All of those were great points everyone made.  Alex, you were correct in everything you said about the type of business that would benefit from a POS system.  The words used to describe a POS system ("clunky, slow, glitchy") were intended to describe the negative misconception about many POS systems.  I was curious if anyone has had positive experiences with their systems, especially the newer, cloud based cheaper ones.  Those ones are made to not break the bank and require no training on many of them because they are so simple.  The real benefit to many would be tracking sales data.  

I do agree that cash register is the best operation for an operation that is so small.  A POS can work in any business, although it may not be necessary.  

Anyone else have any positive thoughts on POS systems that they have used? 

      I haved used a Selby soft pos system for about five years now, and I am very pleased with the system and the support I recieve.

1. The gift card system is a no cost per swipe system which enables me to sell gift cards just like the rest of the world without the fees charged by the credit card companies. They also make it easy to use them for the charitable donations everyone is always asking for.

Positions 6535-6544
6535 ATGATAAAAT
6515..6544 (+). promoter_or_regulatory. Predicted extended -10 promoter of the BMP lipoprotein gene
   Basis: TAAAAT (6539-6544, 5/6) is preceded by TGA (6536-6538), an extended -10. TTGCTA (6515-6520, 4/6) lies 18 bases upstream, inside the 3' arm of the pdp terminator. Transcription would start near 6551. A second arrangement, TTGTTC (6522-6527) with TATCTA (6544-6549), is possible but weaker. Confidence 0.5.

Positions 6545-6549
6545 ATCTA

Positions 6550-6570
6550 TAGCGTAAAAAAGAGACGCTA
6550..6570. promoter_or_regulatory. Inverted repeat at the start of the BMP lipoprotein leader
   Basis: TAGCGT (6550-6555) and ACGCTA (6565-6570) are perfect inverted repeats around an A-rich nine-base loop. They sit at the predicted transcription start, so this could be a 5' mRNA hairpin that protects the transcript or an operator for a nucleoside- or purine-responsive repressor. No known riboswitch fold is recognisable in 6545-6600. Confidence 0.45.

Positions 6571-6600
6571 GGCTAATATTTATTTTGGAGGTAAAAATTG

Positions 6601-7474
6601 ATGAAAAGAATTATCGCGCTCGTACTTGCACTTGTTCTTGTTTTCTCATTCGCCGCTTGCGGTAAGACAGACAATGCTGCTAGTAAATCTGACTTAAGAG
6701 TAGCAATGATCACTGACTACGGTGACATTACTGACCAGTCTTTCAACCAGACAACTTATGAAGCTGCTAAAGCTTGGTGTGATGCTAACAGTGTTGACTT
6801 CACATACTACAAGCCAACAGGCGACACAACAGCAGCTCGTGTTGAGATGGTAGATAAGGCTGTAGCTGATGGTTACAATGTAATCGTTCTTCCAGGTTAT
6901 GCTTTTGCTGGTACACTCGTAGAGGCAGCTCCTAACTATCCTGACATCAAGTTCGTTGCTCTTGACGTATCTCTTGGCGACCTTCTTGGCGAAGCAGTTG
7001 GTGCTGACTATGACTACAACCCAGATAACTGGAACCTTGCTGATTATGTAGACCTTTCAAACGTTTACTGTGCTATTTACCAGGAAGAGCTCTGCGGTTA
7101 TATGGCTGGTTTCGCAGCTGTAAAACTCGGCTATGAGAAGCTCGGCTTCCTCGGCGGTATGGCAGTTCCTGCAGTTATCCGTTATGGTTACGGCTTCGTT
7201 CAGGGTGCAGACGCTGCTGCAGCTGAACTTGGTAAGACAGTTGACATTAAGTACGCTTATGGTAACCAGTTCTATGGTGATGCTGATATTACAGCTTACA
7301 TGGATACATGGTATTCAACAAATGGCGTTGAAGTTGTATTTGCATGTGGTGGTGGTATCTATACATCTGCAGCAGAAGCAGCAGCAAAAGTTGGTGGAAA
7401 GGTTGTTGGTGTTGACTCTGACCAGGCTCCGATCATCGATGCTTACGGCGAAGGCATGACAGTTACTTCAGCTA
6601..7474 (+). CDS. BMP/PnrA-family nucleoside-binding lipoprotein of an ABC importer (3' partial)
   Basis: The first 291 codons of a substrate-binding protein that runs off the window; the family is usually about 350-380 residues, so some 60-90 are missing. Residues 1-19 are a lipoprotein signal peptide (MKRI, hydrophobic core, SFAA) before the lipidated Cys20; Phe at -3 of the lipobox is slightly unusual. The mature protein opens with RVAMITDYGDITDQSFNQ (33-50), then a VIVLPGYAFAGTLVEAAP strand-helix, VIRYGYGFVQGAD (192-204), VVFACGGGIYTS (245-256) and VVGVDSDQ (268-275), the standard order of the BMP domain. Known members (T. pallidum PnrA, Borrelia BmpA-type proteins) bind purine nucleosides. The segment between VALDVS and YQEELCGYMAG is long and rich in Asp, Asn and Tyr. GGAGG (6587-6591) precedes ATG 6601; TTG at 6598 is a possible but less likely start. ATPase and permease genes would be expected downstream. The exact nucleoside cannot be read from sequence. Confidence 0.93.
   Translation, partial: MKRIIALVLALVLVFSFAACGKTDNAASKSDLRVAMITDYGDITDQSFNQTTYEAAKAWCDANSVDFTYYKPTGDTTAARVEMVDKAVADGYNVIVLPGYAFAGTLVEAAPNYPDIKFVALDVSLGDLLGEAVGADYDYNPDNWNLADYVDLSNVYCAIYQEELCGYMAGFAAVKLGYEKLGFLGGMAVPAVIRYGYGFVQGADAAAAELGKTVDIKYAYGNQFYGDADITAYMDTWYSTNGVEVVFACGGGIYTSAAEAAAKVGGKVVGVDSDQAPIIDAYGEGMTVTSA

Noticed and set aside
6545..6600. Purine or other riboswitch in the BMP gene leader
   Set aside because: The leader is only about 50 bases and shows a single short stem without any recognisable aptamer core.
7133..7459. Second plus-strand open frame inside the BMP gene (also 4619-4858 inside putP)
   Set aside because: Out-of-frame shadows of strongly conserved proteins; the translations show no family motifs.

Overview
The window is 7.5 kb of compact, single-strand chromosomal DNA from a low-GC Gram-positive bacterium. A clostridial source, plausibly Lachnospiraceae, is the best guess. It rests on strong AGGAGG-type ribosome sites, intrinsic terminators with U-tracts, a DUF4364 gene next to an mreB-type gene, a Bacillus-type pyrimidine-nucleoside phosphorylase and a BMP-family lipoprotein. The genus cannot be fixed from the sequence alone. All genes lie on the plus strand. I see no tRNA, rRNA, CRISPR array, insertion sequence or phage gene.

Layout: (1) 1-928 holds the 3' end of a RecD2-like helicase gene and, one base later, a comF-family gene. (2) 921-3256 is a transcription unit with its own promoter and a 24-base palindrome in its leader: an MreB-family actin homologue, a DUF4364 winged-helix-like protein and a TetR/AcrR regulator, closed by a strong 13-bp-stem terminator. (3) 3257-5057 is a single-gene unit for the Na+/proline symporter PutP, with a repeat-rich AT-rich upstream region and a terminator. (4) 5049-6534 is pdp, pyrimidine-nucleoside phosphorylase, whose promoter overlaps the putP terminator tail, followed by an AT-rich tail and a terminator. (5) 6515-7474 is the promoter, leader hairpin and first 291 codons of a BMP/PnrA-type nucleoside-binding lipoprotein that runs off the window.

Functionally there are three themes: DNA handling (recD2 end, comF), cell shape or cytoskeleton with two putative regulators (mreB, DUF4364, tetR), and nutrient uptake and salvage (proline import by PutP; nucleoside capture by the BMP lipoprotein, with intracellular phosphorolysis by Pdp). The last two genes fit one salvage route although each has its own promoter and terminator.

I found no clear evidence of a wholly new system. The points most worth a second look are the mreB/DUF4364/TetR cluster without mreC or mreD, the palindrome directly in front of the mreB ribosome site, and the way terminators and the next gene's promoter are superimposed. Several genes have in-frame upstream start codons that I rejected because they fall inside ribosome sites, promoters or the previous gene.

2.  I have not had customer complaints about being charged something different the last time they where here it is always the same. Even when we have a new person it is always the same.

3.The inventory controll is a great tool Before pos my inventory average was 8000 a month it is now on the average 6000. a month.

4. The customer display monitor helps me advertise new items and gives my shop a more professional apperance.

5. I have also caught several employees stealing. By the way I pay everyone one the same also another point I also tell them what they make so if they dont like it they can work somewhere else. How would stealing ever be ok

6. My paids outs are recorded and easy to transfer to quickbooks.

7. It also gives me a five year and counting track of my sales,paid outs which muffin sold the most or which drink is the best seller overall also what the sales where last year on the holidays I was open and was it was worth it.